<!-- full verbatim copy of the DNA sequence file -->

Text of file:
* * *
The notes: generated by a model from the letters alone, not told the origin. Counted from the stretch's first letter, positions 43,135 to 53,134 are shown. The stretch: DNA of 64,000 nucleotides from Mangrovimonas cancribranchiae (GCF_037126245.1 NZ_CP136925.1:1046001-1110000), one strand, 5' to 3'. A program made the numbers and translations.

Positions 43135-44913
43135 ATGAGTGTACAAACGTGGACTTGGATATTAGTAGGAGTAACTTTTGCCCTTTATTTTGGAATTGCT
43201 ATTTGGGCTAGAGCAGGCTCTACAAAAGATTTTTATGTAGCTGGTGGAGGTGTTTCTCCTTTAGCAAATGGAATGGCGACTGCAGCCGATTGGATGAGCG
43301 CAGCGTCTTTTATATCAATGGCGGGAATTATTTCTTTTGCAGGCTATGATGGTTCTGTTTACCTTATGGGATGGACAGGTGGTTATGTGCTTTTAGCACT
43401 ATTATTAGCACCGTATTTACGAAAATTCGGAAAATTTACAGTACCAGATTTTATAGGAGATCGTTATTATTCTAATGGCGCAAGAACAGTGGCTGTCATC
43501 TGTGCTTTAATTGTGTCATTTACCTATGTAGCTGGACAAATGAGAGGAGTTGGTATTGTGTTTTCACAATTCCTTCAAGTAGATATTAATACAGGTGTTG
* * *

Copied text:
The notes: generated by a model from the letters alone, not told the origin. Counted from the stretch's first letter, positions 43,135 to 53,134 are shown. The stretch: DNA of 64,000 nucleotides from Mangrovimonas cancribranchiae (GCF_037126245.1 NZ_CP136925.1:1046001-1110000), one strand, 5' to 3'. A program made the numbers and translations.

Positions 43135-44913
43135 ATGAGTGTACAAACGTGGACTTGGATATTAGTAGGAGTAACTTTTGCCCTTTATTTTGGAATTGCT
43201 ATTTGGGCTAGAGCAGGCTCTACAAAAGATTTTTATGTAGCTGGTGGAGGTGTTTCTCCTTTAGCAAATGGAATGGCGACTGCAGCCGATTGGATGAGCG
43301 CAGCGTCTTTTATATCAATGGCGGGAATTATTTCTTTTGCAGGCTATGATGGTTCTGTTTACCTTATGGGATGGACAGGTGGTTATGTGCTTTTAGCACT
43401 ATTATTAGCACCGTATTTACGAAAATTCGGAAAATTTACAGTACCAGATTTTATAGGAGATCGTTATTATTCTAATGGCGCAAGAACAGTGGCTGTCATC
43501 TGTGCTTTAATTGTGTCATTTACCTATGTAGCTGGACAAATGAGAGGAGTTGGTATTGTGTTTTCACAATTCCTTCAAGTAGATATTAATACAGGTGTTG